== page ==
More Than Mobile – Examining Nokia’s Other Core Competencies

More Than Mobile – Examining Nokia’s Other Core Competencies

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Investors and consumers alike have focused on Nokia’s failures to compete with the iPhone and with the Android smartphones. At first glance, this appears to be fair- Nokia’s stock is down almost 90% since Apple released the first iPhone. Meanwhile, Apple (AAPL) is up 335%. Nokia has five revenue sources however, and their other four revenue sources appear promising. In the 3rd Quarter 2012 Earnings Call, Nokia (NOK) CEO Stephan Elop named Smart Devices, Mobile Devices, Intellectual Property, Locations and Commerce, and Nokia Siemens Group as revenue streams. I discussed Intellectual Property in a previous article (click here) and will focus on Smart Devices in an article which will be published later this week. Mobile Devices, Locations and Commerce, and Nokia Siemens Group are the three most overlooked revenue streams for Nokia, but they will prove integral to the company’s future.

Mobile Devices

Nokia further subdivides its mobile handset business into Smart Devices and Mobile Devices. Mobile Devices, or feature phones still represent almost 50% of phone sales in the United States, and over 50% of phone sales worldwide.   In the mobile device arena, Nokia had long been the industry leader. In fact, it was not until 2012 Q1 that Samsung passed Nokia for the global lead in handset sales. Despite this recent development, basic phone sales remain a profitable operation for Nokia. Nokia commands 35% market share in basic phone sales and their basic phones out sold their smart phones at a rate of 7 to 1 during the 2nd Quarter of 2012. Basic phone sales, propelled by the popular Asha line contributed 49% more revenue in the 2nd Quarter than smartphone sales.

The Asha phones contain many of the same features as smart phones, such as touch screens, social media integration, limited app support, built in cameras, and even Wi-Fi capabilities. However, These phones run on Nokia’s series40 operating system, which is simpler and cheaper to manufacture than conventional smart phones, allowing Nokia to price these phones very aggressively.

Mobile Devices are key to Elop’s vision for Nokia’s future. In the 2012 3rd Quarter earnings call, Elop, the CEO said, “It is our strategy to connect the next billion people to the internet via our mobile phone products”, a reference to the billions of people in emerging markets who still do not have Wi-Fi on their phones. By adding Wi-Fi to basic phones, Nokia hopes to attract price conscious consumers in emerging markets, and maintain their loyalty in a few years when they seek to upgrade to full-feature smartphones.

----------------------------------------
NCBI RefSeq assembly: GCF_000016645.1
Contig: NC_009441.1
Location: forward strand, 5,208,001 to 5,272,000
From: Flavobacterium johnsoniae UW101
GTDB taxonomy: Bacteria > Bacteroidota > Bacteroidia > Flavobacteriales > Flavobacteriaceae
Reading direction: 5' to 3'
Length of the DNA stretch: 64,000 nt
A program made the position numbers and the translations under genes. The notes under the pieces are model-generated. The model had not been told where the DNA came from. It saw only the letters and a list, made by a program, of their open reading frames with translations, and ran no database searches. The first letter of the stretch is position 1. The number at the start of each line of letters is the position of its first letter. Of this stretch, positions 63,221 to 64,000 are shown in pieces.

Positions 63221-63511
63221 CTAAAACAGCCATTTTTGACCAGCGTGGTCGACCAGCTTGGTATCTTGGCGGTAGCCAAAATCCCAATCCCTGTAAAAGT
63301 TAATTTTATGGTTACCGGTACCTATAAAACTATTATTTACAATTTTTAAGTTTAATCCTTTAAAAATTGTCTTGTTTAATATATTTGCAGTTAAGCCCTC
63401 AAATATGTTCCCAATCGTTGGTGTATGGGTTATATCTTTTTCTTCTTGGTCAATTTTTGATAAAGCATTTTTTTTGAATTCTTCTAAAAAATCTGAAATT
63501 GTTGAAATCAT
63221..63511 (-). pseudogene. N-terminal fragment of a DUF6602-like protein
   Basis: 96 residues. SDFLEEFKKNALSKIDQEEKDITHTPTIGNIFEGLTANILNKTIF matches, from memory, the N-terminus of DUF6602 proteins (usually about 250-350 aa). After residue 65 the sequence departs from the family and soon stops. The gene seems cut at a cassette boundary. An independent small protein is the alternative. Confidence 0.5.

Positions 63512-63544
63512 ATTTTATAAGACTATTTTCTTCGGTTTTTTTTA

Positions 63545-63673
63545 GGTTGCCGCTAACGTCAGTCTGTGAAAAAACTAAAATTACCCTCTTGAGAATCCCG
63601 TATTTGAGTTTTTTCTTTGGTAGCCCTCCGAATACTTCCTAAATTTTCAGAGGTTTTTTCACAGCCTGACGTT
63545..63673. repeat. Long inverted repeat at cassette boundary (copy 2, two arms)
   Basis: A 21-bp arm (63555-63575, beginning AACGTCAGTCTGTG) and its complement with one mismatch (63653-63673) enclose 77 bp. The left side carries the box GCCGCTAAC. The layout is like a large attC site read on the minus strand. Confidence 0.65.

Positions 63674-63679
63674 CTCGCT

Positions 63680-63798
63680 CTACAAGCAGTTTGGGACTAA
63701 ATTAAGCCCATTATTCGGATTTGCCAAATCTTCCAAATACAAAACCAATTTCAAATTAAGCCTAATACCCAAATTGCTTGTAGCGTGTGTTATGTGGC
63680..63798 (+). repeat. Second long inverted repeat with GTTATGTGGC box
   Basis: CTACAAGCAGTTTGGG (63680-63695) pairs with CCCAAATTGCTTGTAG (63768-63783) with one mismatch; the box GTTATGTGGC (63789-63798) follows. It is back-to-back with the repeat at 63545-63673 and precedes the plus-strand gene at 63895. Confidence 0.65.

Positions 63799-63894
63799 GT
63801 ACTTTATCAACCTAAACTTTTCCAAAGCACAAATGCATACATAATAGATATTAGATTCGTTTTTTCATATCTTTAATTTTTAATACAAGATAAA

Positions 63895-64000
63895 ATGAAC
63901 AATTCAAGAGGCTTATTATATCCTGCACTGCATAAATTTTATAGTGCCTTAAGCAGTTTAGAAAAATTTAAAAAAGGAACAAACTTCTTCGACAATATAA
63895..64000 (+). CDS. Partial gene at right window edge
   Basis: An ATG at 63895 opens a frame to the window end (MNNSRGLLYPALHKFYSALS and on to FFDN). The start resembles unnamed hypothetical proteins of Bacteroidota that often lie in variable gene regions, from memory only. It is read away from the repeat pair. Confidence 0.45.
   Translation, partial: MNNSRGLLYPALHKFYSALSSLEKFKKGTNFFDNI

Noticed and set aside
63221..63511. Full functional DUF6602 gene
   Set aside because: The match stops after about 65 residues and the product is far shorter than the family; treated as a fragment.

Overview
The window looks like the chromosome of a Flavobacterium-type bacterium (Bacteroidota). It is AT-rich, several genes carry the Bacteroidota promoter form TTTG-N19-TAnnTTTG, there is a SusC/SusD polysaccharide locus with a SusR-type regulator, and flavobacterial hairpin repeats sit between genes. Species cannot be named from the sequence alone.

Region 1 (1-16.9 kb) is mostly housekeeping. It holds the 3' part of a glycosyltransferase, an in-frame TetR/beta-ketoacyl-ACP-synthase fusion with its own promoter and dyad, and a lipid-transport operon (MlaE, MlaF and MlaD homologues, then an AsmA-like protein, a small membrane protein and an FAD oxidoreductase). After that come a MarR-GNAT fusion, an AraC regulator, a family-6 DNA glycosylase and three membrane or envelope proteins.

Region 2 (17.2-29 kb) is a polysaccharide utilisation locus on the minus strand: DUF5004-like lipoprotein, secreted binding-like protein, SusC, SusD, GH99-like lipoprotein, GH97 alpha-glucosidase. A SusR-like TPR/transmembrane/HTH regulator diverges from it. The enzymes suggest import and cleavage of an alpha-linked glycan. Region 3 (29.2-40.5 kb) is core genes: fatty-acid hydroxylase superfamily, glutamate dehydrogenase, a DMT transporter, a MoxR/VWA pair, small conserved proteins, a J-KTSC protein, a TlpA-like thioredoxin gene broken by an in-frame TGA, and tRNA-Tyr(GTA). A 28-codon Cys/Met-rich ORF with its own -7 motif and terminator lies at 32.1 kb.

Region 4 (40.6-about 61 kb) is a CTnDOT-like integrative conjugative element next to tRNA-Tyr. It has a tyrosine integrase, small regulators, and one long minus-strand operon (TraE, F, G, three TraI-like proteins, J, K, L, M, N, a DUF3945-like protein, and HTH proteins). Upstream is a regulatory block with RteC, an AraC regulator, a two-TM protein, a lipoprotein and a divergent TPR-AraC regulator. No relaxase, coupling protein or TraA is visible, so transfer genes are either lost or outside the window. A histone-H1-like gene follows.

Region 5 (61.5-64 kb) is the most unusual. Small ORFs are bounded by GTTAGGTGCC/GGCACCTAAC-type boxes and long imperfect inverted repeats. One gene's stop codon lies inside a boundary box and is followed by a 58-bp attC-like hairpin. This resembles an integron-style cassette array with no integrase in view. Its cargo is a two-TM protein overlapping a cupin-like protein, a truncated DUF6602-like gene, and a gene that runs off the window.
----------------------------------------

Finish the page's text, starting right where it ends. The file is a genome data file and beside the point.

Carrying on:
Due to Nokia’s dominant position in emerging markets and strong basic phone sales, many analysts have speculated that in the event that Nokia fails and is sold in pieces, its Mobile Device segment may fetch the highest bid.

Locations and Commerce

In 2007 Nokia acquired NAVTEQ for $8.1Billion and created their Location and Commerce segment. This has made them one of the global leaders in mapping and location based technologies, especially with built in GPS systems in cars. In fact, Nokia currently manufactures navigation systems inside 4 out of every 5 cars equipped with in-dash navigation.  This dominant enterprise market position seems likely to strengthen, as according to the earnings conference call, BMW, Mercedes, Pioneer, Volkswagen, Hyundai, Garmin, Groupon Microsoft and Yahoo have all announced plans to start using Nokia Location solutions or added on additional location services. In addition to the commerce solutions, Nokia is using their 25 years of experience in mapping and extensive infrastructure to differentiate their smart phones through superior location services. Nokia also recently launched a Mapping app on iOS in response to consumer dissatisfaction with the new Apple Mapping.

Nokia Siemens Network

The third forgotten operating segment for NOK is Nokia Siemens Network, or NSN. This segment has been in the news recently as NOK has been restructuring aggressively. Earlier this week, Nokia Siemens Network announced the sale of its Fiber Optics unit to Marlin Equity Partners. This move will transfer 1,900 employees to Marlin Equity Partners and provide NSN with much needed cash as they continue divesting their non-core assets. So far, the restructuring, which began in 2011, has gone well. Nokia Siemens Network posted a record quarter this past quarter, as net sales increased year over year and quarter over quarter to $3.5B Euros. NSN’s corporate strategy goes beyond simple cost cutting. NSN intends to refocus on product quality, innovation, and key countries such as Korea, Japan and the US. NSN believes that continued successful execution of this strategy will allow Nokia to strengthen its position as an industry leader in LTE and innovate further in mobile connectivity.

Interested in learning more? Click here for an overview of Nokia’s key ratios, or here to see their balance sheet!


By David Emami

This article is part 2 of 4.

1) Finding Value

2) Core Competencies

3) Emerging Markets

4) Lumia/Windows Phone 8 


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